William F. Garrison
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|William F. Garrison|
June 27, 1944|
Mineral Wells, Texas, U.S.
|Allegiance||United States of America|
|Service/||United States Army|
|Years of service||1966–1996|
|Unit||Joint Special Operations Command|
505th Infantry Regiment (1982–1983)|
Delta Force (1985–1989)
Joint Special Operations Command (1992–1994)
John F. Kennedy Special Warfare Center (1995–1996)
Legion of Merit|
Bronze Star (4)
Defense Distinguished Service Medal
Meritorious Service Medal (3)
William F. "Bill" Garrison (born June 27, 1944) is a retired United States Army general officer who was the commander of Operation Gothic Serpent, the military operation launched in 1993 to capture Somali warlord Mohamed Farrah Aidid.
Early life and educationEdit
Born in Mineral Wells, Texas on June 27 1944, Garrison enlisted in the U.S. Army in 1966 after graduating with a Bachelor of Business Administration degree from Pan American University. He was commissioned as a second lieutenant upon graduation from Officer Candidate School the following year. He served two tours in the Vietnam War, earning a Bronze Star for valor and a Purple Heart for wounds received in combat. While in Vietnam, he participated in the Phoenix Program. Phoenix was an initiative of the CIA and the South Vietnamese Army to capture, convert, or assassinate leaders within the Viet Cong guerrilla command structure. In 1974, he received his Master of Business Administration degree from Sam Houston State University.
After the war, Garrison spent most of his career in special operations units, including the U.S. Army's Intelligence Support Activity as the commander of its operations squadron and the 1st Special Forces Operational Detachment-Delta (also known as Delta Force) from 1985 to 1989. His last command was the John F. Kennedy Special Warfare Center. He is known for being the commander in charge of Task Force Ranger during Operation Gothic Serpent in Somalia.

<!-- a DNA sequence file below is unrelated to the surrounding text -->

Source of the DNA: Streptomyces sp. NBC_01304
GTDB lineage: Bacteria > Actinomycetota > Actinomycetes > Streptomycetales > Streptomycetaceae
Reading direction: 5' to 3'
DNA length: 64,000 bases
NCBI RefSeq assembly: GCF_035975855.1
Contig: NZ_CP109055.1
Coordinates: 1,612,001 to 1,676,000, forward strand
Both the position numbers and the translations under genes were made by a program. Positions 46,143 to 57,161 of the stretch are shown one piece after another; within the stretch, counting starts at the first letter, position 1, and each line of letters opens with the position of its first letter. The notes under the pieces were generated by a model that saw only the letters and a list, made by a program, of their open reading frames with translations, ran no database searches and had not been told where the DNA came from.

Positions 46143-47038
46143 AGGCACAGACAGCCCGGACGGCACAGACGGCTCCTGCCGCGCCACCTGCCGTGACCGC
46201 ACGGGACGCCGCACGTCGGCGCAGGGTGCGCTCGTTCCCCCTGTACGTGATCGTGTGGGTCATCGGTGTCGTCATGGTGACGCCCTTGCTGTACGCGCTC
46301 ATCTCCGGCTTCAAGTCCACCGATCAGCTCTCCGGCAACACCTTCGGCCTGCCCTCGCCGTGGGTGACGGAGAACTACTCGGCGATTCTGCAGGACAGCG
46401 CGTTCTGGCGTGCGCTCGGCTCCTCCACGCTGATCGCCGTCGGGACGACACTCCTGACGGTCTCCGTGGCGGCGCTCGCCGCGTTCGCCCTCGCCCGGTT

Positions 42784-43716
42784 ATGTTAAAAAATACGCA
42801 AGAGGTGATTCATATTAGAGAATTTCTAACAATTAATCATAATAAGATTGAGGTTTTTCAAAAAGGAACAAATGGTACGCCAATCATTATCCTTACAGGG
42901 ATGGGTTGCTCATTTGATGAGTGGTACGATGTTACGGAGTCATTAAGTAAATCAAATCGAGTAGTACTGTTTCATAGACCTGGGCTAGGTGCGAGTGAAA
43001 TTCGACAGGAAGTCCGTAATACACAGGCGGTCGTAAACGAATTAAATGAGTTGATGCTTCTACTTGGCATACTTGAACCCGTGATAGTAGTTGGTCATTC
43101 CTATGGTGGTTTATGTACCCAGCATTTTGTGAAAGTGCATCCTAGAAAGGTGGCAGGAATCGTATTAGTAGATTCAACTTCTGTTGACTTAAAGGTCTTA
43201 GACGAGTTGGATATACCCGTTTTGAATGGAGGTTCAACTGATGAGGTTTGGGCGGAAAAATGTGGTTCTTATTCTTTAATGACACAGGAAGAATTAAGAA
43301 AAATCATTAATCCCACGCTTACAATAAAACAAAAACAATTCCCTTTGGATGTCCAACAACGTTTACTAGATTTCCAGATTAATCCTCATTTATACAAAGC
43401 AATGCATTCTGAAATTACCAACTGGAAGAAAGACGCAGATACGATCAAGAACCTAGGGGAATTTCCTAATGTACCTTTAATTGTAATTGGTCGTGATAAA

Garrison took full responsibility for the tactical setbacks experienced in Operation Gothic Serpent. This effectively ended his career. Mark Bowden, the author of Black Hawk Down: A Story of Modern War, described Garrison as a military ascetic. According to Bowden's description Garrison tirelessly worked to serve his country and would do anything for his soldiers. Some of Garrison's subordinates have also spoken publicly about their former commander. Staff Sergeant Dan Schilling, an Air Force Combat Controller who took part in Operation Gothic Serpent shared his feelings about Garrison in the book The Battle of Mogadishu: Firsthand Accounts From The Men of Task Force Ranger. On page 187 of the text Schilling stated "I should pause here for a moment to say a few words about General Garrison. Many know his record and command history. I'm not the person to expound on his exploits; in fact I don't know the man very well. But I will say he is the finest general officer I have ever worked for and probably ever will. He understood his men and how we thought, what we wanted and needed, and understood the situation anywhere he was, immediately and completely. He is the finest leader an operator could ask for. It wasn't a shame that his career was derailed after our deployment; it was a criminal act committed by political cowards."
By September 1996, Garrison had retired at the rank of major general and settled into a ranch near the community of Hico, Texas.
In popular cultureEdit
- Smith, Michael (2006). Killer Elite: The Inside Story of America's Most Secret Special Operations Team. Cassell. London. ISBN 0-304-36727-3 online presentation
- Bowden, Mark (March 1999). Black Hawk Down: A Story of Modern War. Atlantic Monthly Press. Berkeley, California (U.S.). ISBN 0-87113-738-0
- Boykin, William (Lt.Gen.) (2008). Never Surrender. Faith Words. New York City, New York. ISBN 978-0-446-58215-5.
- Eversmann, M. (2006). The Battle of Mogadishu: Firsthand Accounts From The Men of Task Force Ranger.